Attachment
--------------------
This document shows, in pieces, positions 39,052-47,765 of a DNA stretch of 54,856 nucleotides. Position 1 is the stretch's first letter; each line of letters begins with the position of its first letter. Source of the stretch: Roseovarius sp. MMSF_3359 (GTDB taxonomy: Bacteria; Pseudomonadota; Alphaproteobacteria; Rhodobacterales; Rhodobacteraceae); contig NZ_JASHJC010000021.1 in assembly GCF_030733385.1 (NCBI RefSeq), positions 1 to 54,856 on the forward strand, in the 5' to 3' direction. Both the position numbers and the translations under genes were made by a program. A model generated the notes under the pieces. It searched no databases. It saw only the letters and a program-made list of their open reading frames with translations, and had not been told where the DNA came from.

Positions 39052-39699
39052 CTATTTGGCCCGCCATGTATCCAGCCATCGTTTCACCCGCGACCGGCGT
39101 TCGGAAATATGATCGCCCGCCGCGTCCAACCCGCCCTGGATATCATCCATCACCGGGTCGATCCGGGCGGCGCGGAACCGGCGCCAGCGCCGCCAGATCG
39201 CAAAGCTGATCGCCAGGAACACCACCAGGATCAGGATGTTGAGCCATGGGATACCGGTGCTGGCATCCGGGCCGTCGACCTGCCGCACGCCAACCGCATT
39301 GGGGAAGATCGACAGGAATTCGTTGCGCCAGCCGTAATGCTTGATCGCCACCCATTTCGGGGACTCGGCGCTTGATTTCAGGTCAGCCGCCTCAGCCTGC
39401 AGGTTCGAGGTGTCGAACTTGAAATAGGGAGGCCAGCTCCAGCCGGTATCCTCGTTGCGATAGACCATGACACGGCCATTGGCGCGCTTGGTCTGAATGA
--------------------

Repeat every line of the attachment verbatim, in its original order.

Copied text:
This document shows, in pieces, positions 39,052-47,765 of a DNA stretch of 54,856 nucleotides. Position 1 is the stretch's first letter; each line of letters begins with the position of its first letter. Source of the stretch: Roseovarius sp. MMSF_3359 (GTDB taxonomy: Bacteria; Pseudomonadota; Alphaproteobacteria; Rhodobacterales; Rhodobacteraceae); contig NZ_JASHJC010000021.1 in assembly GCF_030733385.1 (NCBI RefSeq), positions 1 to 54,856 on the forward strand, in the 5' to 3' direction. Both the position numbers and the translations under genes were made by a program. A model generated the notes under the pieces. It searched no databases. It saw only the letters and a program-made list of their open reading frames with translations, and had not been told where the DNA came from.

Positions 39052-39699
39052 CTATTTGGCCCGCCATGTATCCAGCCATCGTTTCACCCGCGACCGGCGT
39101 TCGGAAATATGATCGCCCGCCGCGTCCAACCCGCCCTGGATATCATCCATCACCGGGTCGATCCGGGCGGCGCGGAACCGGCGCCAGCGCCGCCAGATCG
39201 CAAAGCTGATCGCCAGGAACACCACCAGGATCAGGATGTTGAGCCATGGGATACCGGTGCTGGCATCCGGGCCGTCGACCTGCCGCACGCCAACCGCATT
39301 GGGGAAGATCGACAGGAATTCGTTGCGCCAGCCGTAATGCTTGATCGCCACCCATTTCGGGGACTCGGCGCTTGATTTCAGGTCAGCCGCCTCAGCCTGC
39401 AGGTTCGAGGTGTCGAACTTGAAATAGGGAGGCCAGCTCCAGCCGGTATCCTCGTTGCGATAGACCATGACACGGCCATTGGCGCGCTTGGTCTGAATGA